Questioning the Term Patriarch, Becoming a Don

I take some pride in... representing myself exactly how I would like to have my son remember me to his kids.
Robert Downey Jr.
Hopefully, we live in changing times, where our gender or race or ethnicity shouldn’t determine what opportunities, privileges, and limitations are imposed on us. So any social movement that challenges inequality and intolerance should be challenged and brought down. So why is it that every time I hear about bringing down the patriarchy, I end up with feeling angry, self-doubt, demeaned, and dehumanized? And till today I didn’t really understand why.

I know that you are probably thinking it’s just a guy being defensive based on cultural and social programing defending his position of privilege within a society. If you haven’t read any of my other comments on feminism and gender equality, that might be a simple quick assumption. I thought it stemmed from a feeling that the word Patriarchy placed the burden solely on men’s shoulders and it promoted division between men and women. In my eyes, blaming the current state of affairs on the patriarchy promoted the idea that gender inequality was caused exclusively by men, and men didn’t suffer within it. But after reading a post by fellow writer this morning I realized that my anger didn’t come from being a man, but from being a father.

Many people use the word Patriarchy to define a system where men hold power and women are largely excluded from it and repressed by it. This is probably the most acceptable definition within the debate. But for me, and apparently several others, that is not how I view the word Patriarchy. Sexism and gender inequality is real, but for many years Patriarchy held another meaning. It literally means ruling father, a government where leaders behaved like fathers to the people, and society becomes an extended family.

I had the blessing of growing up within a strong Patriarchy, but not the kind ranted against. I grew up in a Patriarchy that taught me respect, honor, and accountability to my family and my community. My Grandfather led his businesses, his community, and the family the same way, by example, expecting everyone to do their best, and offering compassion to those in need. In his eyes, everyone was equally deserving of respect, no matter what social position they held.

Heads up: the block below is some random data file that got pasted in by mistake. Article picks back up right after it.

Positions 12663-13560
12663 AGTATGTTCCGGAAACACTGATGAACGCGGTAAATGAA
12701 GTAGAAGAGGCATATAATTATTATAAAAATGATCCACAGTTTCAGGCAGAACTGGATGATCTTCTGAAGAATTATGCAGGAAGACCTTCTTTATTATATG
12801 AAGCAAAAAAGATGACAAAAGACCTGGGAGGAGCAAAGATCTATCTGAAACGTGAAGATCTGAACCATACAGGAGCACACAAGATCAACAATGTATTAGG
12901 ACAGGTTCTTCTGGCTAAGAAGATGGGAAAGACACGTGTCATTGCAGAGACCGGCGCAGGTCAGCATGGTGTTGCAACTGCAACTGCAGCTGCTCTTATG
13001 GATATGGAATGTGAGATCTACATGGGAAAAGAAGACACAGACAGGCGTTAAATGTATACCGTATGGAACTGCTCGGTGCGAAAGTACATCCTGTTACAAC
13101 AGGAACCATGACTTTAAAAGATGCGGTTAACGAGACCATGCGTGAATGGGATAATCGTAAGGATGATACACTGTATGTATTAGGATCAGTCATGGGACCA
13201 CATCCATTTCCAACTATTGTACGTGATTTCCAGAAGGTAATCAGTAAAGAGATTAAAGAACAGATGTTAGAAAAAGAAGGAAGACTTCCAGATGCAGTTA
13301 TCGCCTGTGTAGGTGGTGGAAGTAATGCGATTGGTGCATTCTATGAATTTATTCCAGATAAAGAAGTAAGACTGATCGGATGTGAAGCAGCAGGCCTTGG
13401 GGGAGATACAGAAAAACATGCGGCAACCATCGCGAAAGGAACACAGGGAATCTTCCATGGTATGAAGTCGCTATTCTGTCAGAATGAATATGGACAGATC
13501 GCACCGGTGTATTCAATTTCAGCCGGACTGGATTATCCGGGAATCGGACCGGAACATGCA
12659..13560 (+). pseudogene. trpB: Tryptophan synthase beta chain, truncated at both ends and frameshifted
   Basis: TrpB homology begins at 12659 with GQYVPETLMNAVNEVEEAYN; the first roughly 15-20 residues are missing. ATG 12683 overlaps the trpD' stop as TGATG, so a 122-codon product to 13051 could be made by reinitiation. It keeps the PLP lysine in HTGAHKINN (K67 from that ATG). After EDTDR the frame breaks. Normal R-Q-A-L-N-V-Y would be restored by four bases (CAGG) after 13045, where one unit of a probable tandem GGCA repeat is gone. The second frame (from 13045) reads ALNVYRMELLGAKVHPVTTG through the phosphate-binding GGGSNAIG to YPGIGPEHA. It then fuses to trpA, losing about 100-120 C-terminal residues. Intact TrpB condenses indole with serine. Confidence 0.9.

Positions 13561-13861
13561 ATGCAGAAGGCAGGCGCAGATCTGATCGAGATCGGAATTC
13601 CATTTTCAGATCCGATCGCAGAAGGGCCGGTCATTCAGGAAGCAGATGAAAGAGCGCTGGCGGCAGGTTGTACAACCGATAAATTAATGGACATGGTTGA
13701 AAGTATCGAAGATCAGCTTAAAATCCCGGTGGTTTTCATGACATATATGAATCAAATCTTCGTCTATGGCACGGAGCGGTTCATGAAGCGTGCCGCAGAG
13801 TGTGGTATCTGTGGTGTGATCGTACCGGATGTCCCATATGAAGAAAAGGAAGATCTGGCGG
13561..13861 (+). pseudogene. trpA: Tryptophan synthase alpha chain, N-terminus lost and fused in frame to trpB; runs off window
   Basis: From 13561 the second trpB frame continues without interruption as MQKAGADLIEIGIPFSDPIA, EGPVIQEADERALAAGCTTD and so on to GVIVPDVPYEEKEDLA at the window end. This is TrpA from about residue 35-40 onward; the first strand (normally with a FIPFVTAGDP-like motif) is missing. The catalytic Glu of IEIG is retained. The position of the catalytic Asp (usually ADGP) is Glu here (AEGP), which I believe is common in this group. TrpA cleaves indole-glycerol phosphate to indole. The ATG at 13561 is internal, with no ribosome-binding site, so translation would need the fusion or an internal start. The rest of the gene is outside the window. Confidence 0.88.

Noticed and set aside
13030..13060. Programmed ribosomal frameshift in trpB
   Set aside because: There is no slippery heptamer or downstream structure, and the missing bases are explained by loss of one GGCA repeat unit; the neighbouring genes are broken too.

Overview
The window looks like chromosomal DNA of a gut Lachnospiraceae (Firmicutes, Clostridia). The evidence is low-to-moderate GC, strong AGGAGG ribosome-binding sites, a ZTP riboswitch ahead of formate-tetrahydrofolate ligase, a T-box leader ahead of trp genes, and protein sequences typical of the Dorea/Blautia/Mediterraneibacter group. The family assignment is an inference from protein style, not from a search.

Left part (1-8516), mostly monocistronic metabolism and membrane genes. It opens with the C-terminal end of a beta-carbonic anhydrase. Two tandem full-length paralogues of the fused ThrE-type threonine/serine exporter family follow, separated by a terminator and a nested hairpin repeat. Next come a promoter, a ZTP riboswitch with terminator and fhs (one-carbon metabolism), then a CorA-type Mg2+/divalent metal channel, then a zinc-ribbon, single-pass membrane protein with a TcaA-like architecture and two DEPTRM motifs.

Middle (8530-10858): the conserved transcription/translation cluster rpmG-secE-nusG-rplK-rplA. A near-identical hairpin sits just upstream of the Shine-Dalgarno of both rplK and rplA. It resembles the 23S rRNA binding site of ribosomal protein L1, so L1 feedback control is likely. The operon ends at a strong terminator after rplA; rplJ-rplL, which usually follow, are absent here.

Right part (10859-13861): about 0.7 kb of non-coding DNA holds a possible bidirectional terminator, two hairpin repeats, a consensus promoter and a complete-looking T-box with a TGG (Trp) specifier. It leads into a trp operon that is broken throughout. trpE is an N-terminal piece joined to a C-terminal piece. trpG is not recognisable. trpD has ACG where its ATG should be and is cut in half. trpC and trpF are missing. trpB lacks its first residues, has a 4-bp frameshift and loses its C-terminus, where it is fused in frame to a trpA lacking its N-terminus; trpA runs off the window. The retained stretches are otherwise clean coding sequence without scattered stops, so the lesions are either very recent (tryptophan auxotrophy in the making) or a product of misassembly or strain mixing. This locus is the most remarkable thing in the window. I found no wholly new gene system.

Don Edwin owned several businesses in the town, but his pride was his little Café/Bar, where he could sit down and talk with everyone. I saw him serve lunch to homeless man, offering him the same dignity as when he sat down for coffee with the town’s mayor. I saw him walk up to someone and discretely lend money because he found out they couldn’t pay their bills or so their kids could go off to college. I saw him give work to people ex-cons and ex-drug addicts, people no one else would hire. I saw him help a couple his waitresses get out of abusive relationships. In that coffee shop I saw more people helped and more charity than in any missionary service.

You would think that growing with such a man would have made my life easy. Not really. It meant I had really big shoes to fill. I was Don Edwin’s grandson, and that meant constantly needed to prove I was worthy of the position. That’s what so many men suffering from entitlement don’t get, you can’t inherit respect.

You might easily dismiss this view of Patriarchy as simply defined by being a leader. The reality is that leading this way involves love; to a family or community. It’s about treating those with respect, leading by example, and serving as support to those around you. It’s about striving to be wise enough, experienced enough, tempered enough, and compassionate enough that you earn people’s respect, becoming a role model for those around you. This kind of leader is slowly disappearing, as we struggle to find even a few proper male role models within society is so eager to question any man’s intentions and even capability as a human, simply because of his gender.

To this day I strive to become even half the man he was. And every day I pray when my time comes to take the mantle of Patriarch, I am able to fill those shoes.

The interesting twist to this story is that when my grandfather passed away, the position of authority fell upon my mother, Doña Edna. You know how you call a Patriarchy with a woman leading it? A Matriarchy.

She was just as impressive as her father. 

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